Here’s a little secret about Twitter that you may not know: some people are getting paid to tweet. We don’t mean it’s their job to Twitter as the PR front-end for some large corporation, either. They’re actually getting paid to post advertisements to their Twitter stream. When their followers click though, the end result is cold, hard cash.
The Twitter ad industry, an experimental playground where new ideas about making money on the Internet flourish, is made up of a handful of companies who work with advertisers to run in-stream Twitter campaigns. Surprisingly, it’s not as unseemly as it sounds. For the most part, tweets are disclosed, backlash is minimal and the so-called “publishers” – the Twitterers, that is – are making a decent bit of pocket change. Just don’t count on banking 10K per tweet like Kim Kardashian allegedly did.
This is part one of a two-part series. Stay tuned for part 2 later today. Part 2 is here.
Diluting the Stream?
Twitter ads are 140-character missives posted to Twitter that link to an advertiser’s product or service. Some companies allow their users to craft the ad’s text itself while others insist on the advertiser’s own wording. But the end result is the same: someone clicks the ad, the Twitterer gets paid.
When first introduced, the concept of in-stream ads was met with backlash and disgust from many in the Twitter community. Advertisers were charged with “diluting the stream” with these irrelevant, unneeded posts. But these days, the backlash seems to be nearly forgotten. Anyone who was offended by someone tweeting ads simply unfollowed them and went on with their life. In fact, that’s the beauty of the Twitter system – if you don’t like what someone says, they’re gone with a click of a button. And when it comes to ads, the reality is that enough people don’t mind (or perhaps don’t even notice) to make the occasional promotional tweet worthwhile for publishers using these systems.
Beyond Kim K: Real Users are Making Money
There a good handful of companies where a Twitter user can sign up to start advertising to their friends and followers including Twittad, Magpie, Sponsored Tweets, and Ad.ly to name a few. Since the influx of celebrities to Twitter, these companies have become more prominent – Ad.ly and Sponsored Tweets even list some of their celeb publishers right on their homepage. Those lists include everyone from reality stars like Audrina Patridge to artists like Soulja Boy. Take a quick dive through their publisher lists, and it almost seems as if there isn’t a single celeb who hasn’t signed up somewhere to monetize their fanbase.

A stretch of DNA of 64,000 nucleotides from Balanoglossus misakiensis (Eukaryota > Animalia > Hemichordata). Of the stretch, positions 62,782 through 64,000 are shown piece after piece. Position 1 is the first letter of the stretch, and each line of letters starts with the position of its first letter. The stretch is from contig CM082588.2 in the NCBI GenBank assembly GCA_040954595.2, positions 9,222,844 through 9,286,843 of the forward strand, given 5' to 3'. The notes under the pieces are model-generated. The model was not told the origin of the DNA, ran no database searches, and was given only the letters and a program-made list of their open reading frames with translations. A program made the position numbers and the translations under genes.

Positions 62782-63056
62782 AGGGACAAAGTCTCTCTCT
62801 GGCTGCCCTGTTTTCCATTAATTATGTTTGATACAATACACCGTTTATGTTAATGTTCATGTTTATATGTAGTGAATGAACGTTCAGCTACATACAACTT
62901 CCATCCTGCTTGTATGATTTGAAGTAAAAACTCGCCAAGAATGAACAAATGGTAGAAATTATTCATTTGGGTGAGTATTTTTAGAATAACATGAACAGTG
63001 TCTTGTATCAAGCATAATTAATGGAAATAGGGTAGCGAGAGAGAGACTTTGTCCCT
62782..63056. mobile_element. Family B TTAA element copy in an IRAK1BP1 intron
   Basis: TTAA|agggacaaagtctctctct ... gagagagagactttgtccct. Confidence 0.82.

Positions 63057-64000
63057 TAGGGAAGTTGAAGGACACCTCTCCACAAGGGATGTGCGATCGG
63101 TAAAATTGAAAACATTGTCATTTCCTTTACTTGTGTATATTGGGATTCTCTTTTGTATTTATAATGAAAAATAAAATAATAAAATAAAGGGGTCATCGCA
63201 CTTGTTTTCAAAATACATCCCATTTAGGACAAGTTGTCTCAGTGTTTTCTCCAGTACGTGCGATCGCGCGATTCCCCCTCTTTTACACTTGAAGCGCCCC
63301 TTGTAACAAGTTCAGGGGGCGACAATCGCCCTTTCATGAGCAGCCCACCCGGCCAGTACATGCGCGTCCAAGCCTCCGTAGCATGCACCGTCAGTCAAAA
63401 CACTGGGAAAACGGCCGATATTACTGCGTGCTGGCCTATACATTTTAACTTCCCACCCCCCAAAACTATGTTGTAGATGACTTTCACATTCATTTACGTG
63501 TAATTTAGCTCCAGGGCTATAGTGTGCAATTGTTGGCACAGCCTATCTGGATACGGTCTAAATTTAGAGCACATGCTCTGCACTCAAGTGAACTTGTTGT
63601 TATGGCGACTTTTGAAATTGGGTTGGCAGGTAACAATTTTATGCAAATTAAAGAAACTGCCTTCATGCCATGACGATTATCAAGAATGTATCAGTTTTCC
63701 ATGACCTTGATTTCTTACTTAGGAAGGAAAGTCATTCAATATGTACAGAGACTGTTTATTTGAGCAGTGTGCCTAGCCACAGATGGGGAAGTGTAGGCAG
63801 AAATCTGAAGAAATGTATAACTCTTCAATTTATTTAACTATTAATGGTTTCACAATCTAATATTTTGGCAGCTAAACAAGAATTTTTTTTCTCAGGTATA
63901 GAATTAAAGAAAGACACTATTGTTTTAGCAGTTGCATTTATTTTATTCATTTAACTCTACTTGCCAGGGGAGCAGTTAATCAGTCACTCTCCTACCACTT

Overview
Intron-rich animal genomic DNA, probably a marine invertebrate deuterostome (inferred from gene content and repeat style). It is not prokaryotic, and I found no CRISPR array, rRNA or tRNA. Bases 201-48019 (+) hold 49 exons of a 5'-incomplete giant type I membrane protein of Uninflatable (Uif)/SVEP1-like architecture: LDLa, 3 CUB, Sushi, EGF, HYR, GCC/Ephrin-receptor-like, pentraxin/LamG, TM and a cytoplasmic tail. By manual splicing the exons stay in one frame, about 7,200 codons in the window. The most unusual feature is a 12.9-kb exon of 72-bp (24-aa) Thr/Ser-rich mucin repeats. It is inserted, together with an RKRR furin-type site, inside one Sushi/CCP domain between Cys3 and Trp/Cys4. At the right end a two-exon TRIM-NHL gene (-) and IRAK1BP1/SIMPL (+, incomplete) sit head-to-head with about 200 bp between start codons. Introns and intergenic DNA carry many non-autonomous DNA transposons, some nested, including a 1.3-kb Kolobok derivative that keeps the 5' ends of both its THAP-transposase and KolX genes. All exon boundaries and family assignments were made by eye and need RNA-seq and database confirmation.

But a celebrity and their 1.5 million followers isn’t the average user of these services. Instead, the average user is relatively popular within a niche crowd. For example, Magpie reports their average user has follower counts in the three or four digits. Sponsored Tweets says their average user is right around 2500 followers. Obviously, these folks have more than a handful of close friends watching their streams, but they don’t come anywhere near celebrity status.
Yes, but How Much Money do People Make?
But the real question everyone wants to know is what do people make? Real people? The answer to this question isn’t as simple as quoting an industry average figure. Reports of the $10,000 tweet from Kim Kardashian have people salivating, yet this is far from reality. (Side note: Ad.ly, the company behind that tweet, doesn’t actually disclose what their users make per tweet. Sean Rad, Ad.ly’s CEO, will only say that publishers “can make as much as five figures.” Sponsored Tweets, meanwhile, boasts of a $20,000 payout.) However, outside of Hollywood starlets, musicians and other famous figures, tweeting for cash isn’t some get-rich-quick scheme.
Sponsored Tweets says their average payout is $10 per tweet and a user usually gets just a couple of offers per month. Magpie says their users can earn three-figure amounts per month, most in the $100-$300 range. Twittad says their average payout is $15-25 per week. None of these payout amounts are enough money to quit your day job over, but they can easily add up to tidy second income for their users.
And if you grow your Twitter following, you can earn even more. John Chow isn’t exactly a Hollywood celeb, but he does tout a follower count of over 50,000. While nowhere near Kim K. numbers, it was enough for his first tweet to earn him $1000 when he signed up with Ad.ly. But simply boosting your follower count isn’t enough to be the next John Chow or Jeremy Shoemaker who claims he earned 14K in a month – it all depends on who follows you back and how engaged they are. Without active followers clicking through on your ads, you’ll be lucky to earn a dollar.
Stay tuned for Part 2 coming later todayPart 2 is here.